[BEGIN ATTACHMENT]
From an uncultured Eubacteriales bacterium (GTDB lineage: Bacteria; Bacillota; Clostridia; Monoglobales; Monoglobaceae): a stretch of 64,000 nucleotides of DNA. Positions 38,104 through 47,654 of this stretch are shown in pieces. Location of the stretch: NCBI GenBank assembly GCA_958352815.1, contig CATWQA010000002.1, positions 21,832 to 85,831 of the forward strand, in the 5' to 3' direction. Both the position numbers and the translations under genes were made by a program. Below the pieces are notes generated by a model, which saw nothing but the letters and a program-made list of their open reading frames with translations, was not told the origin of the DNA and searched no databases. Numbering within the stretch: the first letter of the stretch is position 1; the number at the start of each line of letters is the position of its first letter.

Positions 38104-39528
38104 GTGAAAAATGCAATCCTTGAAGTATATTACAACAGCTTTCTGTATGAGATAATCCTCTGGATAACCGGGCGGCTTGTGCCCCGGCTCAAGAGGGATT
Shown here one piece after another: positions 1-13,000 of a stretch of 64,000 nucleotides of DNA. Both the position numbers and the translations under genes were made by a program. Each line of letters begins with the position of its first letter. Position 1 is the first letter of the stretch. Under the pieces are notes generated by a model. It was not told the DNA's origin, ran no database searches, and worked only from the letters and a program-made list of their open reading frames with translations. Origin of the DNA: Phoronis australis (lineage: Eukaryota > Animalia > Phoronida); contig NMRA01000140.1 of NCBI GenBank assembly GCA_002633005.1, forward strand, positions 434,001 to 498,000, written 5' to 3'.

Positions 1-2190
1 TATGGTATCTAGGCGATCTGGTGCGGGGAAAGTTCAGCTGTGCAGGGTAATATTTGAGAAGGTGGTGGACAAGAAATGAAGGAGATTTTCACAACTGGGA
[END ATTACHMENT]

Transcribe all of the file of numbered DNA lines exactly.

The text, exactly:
From an uncultured Eubacteriales bacterium (GTDB lineage: Bacteria; Bacillota; Clostridia; Monoglobales; Monoglobaceae): a stretch of 64,000 nucleotides of DNA. Positions 38,104 through 47,654 of this stretch are shown in pieces. Location of the stretch: NCBI GenBank assembly GCA_958352815.1, contig CATWQA010000002.1, positions 21,832 to 85,831 of the forward strand, in the 5' to 3' direction. Both the position numbers and the translations under genes were made by a program. Below the pieces are notes generated by a model, which saw nothing but the letters and a program-made list of their open reading frames with translations, was not told the origin of the DNA and searched no databases. Numbering within the stretch: the first letter of the stretch is position 1; the number at the start of each line of letters is the position of its first letter.

Positions 38104-39528
38104 GTGAAAAATGCAATCCTTGAAGTATATTACAACAGCTTTCTGTATGAGATAATCCTCTGGATAACCGGGCGGCTTGTGCCCCGGCTCAAGAGGGATT
Shown here one piece after another: positions 1-13,000 of a stretch of 64,000 nucleotides of DNA. Both the position numbers and the translations under genes were made by a program. Each line of letters begins with the position of its first letter. Position 1 is the first letter of the stretch. Under the pieces are notes generated by a model. It was not told the DNA's origin, ran no database searches, and worked only from the letters and a program-made list of their open reading frames with translations. Origin of the DNA: Phoronis australis (lineage: Eukaryota > Animalia > Phoronida); contig NMRA01000140.1 of NCBI GenBank assembly GCA_002633005.1, forward strand, positions 434,001 to 498,000, written 5' to 3'.

Positions 1-2190
1 TATGGTATCTAGGCGATCTGGTGCGGGGAAAGTTCAGCTGTGCAGGGTAATATTTGAGAAGGTGGTGGACAAGAAATGAAGGAGATTTTCACAACTGGGA